According to Tatjana Meerman, publisher of Packaged Facts, “Evidence shows that the patients that comprise the celiac community are not willing to be passive sufferers. Their passion to live a full life without gluten must be considered one of the most powerful driving forces in the market. . . . Although these products are largely bought by celiac sufferers, very often the entire family of a celiac will switch to gluten-free products primarily to avoid buying different versions of the same goods, but also as a preventative step—as celiac disease is known to be hereditary.” Good to know that sufferers aren’t passive, but limiting proactivity to buying ready-made products will succeed only in keeping the burgeoning GFCF market profitable for generations to come. To attain optimum health, consumers need to embrace real food, not just focus on the avoidance of gluten and casein through the purchase of high-priced specialty “food products.” In addition to being laden with soy, such products may contain canola or other poor quality oils; high fructose corn syrup, agave and other questionable sweeteners; refined salt; artificial flavors and other dubious ingredients. And by bringing attention only to the problems of gluten and not also to soy, many consumers will not see significant health improvements.
Many alternative health practitioners believe that sensitive people will need to assiduously avoid gluten and casein for life, but in my experience, it’s possible to heal the gut and attain radiant good health on a gluten-free, casein-free version of the WAPF diet. This diet would necessarily be rich in bone broth, cultured vegetables, coconut oil and a high-vitamin cod liver oil. Supplement regimens—preferably based on laboratory assessment— may speed things along, but lasting healing will only come from real foods, including high-quality animal products. That said, there must be a complete elimination of gluten, casein and soy for at least six months and maybe a year or more. This is not easy to attain in today’s world.
NO APRIL FOOL’S JOKE
April was National Soyfoods Month. Given all the hype, soy must be good for something, right? Absolutely. The miracle bean would be very good indeed for politicians with the zipper problem. The soy industry apparently agrees, because on March 17, it held a special Soyfoods Lunch on Capitol Hill for some two hundred members of Congress, government officials and industry representatives. Billed as a way to showcase the “health benefits of soy,” the Eighth Annual Congressional Soyfoods Lunch may have had the side benefit of controlling Capitol Hill lust. After all, in Asia, soy is eaten in Zen monasteries to help monks maintain their vows of celibacy. It’s also featured heavily on the menu in Japanese homes where the husband has been unfaithful. Seems that wives know that soy can kill the desire, the ability, . . . or both.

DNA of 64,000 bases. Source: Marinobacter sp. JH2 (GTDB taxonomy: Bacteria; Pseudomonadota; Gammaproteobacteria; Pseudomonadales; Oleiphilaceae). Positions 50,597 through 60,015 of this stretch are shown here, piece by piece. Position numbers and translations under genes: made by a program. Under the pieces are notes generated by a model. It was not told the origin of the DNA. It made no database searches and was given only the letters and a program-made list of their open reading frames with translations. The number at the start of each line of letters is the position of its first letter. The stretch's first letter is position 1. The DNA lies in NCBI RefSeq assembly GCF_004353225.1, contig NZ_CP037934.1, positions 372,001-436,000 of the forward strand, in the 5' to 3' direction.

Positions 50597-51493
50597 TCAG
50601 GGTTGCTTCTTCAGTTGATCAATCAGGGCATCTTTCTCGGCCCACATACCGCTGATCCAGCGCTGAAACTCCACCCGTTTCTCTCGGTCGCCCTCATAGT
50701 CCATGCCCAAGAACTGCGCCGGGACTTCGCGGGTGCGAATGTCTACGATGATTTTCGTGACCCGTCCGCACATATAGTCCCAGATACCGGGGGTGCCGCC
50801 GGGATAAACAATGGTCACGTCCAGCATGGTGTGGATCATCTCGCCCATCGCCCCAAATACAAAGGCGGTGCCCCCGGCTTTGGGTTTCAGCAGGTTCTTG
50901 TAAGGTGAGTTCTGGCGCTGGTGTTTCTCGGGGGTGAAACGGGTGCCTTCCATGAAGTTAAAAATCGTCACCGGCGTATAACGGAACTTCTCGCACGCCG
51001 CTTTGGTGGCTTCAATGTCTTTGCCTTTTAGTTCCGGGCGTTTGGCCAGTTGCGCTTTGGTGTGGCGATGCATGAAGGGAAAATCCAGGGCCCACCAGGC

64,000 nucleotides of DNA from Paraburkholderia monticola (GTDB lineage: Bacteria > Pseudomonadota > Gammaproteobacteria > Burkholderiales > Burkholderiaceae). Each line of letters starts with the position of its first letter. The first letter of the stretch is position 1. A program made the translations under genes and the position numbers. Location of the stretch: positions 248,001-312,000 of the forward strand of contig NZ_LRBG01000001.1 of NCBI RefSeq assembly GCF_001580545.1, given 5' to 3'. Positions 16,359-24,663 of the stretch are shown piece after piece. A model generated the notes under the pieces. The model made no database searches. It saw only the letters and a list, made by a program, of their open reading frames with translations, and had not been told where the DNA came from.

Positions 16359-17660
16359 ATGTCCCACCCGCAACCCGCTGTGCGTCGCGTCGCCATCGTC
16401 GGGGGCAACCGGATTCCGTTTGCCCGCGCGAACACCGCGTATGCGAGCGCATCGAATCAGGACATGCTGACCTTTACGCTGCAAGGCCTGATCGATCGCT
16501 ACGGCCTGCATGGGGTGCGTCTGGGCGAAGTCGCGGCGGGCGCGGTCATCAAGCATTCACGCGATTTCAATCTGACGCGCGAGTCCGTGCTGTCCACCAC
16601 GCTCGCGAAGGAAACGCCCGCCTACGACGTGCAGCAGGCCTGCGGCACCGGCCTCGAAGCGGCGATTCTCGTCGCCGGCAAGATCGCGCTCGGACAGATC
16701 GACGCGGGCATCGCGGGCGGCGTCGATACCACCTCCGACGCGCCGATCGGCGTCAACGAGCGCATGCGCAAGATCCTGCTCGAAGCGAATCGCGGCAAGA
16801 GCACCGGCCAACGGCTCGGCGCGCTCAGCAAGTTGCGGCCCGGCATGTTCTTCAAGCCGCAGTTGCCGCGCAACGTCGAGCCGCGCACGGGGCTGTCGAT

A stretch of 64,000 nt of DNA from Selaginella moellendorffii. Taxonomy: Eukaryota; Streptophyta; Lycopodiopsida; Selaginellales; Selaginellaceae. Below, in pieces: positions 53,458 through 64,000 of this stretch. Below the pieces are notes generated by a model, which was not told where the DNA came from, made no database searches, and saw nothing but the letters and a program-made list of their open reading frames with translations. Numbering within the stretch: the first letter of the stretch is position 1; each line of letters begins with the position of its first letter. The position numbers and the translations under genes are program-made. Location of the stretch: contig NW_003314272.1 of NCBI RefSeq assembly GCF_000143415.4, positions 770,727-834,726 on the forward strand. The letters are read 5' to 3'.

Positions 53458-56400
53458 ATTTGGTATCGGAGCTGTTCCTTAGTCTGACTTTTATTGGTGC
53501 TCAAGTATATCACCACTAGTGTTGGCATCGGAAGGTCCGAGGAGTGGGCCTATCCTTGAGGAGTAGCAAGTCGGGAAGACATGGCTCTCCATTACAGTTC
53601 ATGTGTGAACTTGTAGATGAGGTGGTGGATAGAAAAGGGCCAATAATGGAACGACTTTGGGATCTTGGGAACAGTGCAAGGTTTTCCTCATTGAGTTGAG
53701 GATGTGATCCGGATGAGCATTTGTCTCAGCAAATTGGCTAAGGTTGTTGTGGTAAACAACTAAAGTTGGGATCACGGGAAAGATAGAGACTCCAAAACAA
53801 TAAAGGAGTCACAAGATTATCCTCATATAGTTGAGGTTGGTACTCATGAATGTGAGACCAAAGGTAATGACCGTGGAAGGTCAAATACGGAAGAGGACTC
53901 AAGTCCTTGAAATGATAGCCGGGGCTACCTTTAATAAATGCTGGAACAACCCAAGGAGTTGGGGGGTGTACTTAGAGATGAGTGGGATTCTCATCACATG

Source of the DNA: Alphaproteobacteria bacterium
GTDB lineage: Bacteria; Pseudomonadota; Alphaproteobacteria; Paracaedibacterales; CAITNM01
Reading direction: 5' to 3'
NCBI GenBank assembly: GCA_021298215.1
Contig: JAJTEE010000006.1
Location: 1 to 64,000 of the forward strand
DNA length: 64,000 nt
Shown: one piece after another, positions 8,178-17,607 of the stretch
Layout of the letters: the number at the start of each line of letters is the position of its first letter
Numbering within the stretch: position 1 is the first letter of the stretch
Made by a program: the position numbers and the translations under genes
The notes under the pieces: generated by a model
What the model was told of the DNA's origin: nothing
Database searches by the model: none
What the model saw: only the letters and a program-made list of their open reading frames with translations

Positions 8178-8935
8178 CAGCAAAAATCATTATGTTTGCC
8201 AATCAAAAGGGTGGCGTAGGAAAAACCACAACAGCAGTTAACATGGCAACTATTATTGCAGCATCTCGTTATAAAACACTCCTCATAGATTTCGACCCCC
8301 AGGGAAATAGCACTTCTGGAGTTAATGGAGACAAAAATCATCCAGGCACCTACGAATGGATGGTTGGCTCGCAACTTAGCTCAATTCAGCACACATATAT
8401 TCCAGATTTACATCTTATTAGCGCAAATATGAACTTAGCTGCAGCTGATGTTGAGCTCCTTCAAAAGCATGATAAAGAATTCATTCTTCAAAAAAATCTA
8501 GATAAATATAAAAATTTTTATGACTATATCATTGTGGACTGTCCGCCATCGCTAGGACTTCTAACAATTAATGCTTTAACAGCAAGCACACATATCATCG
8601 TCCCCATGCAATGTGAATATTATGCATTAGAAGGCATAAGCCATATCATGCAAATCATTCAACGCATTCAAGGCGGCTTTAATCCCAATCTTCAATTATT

As for U.S. politicians, too bad Bill Clinton didn’t eat it. Not because it would have prevented his heart disease problems— even the American Heart Association (AHA) has backed off from its pro soy position—but because it might have dampened his infamous libido. Accordingly, let’s urge Bill Clinton to admit the truth to the American public. The words I’d put in his mouth are, “If that woman and I had eaten soy, I’d have saved a lot of embarrassment to my presidency.”
Sadly, the American Soy Association (ASA) has a stereotypical pro-soy message for the public. “ASA’s Congressional Soyfoods Lunch is a unique occasion for the U.S. soybean industry to provide Members of Congress and other government officials with the chance to taste the ever-expanding selection of soyfoods available today,” said ASA president Rob Joslin. Those taste treats included all sorts of fake steaks—er, mis-steaks—and other soybean ingredients dressed up, brightened, flavored and textured into approximations of Thai Beef Salad, Mediterranean Chicken and other pseudo foods.
The point of it all was for attendees to hear ASA spin doctors tout the “health benefits of soy” and learn how they could help acquaint the American public with said benefits. Sadly, the truth is another soy story, with soy linked to malnutrition, digestive distress, thyroid disorders, immune system breakdown, ADD, ADHD, even heart disease and cancer, especially breast cancer. Soy also causes or contributes to reproductive problems in both men and women, including infertility, loss of libido and other problems. The Israeli Health Ministry, French Food Agency and German Institute of Risk Assessment have all issued warnings about soy. Here in the U.S., the marketing of soy is business as usual, moving full speed ahead all year long and especially during April. Too bad the misinformation wasn’t just an April Fool’s Day joke.
This article appeared in Wise Traditions in Food, Farming and the Healing Arts, the quarterly journal of the Weston A. Price Foundation, Summer 2010.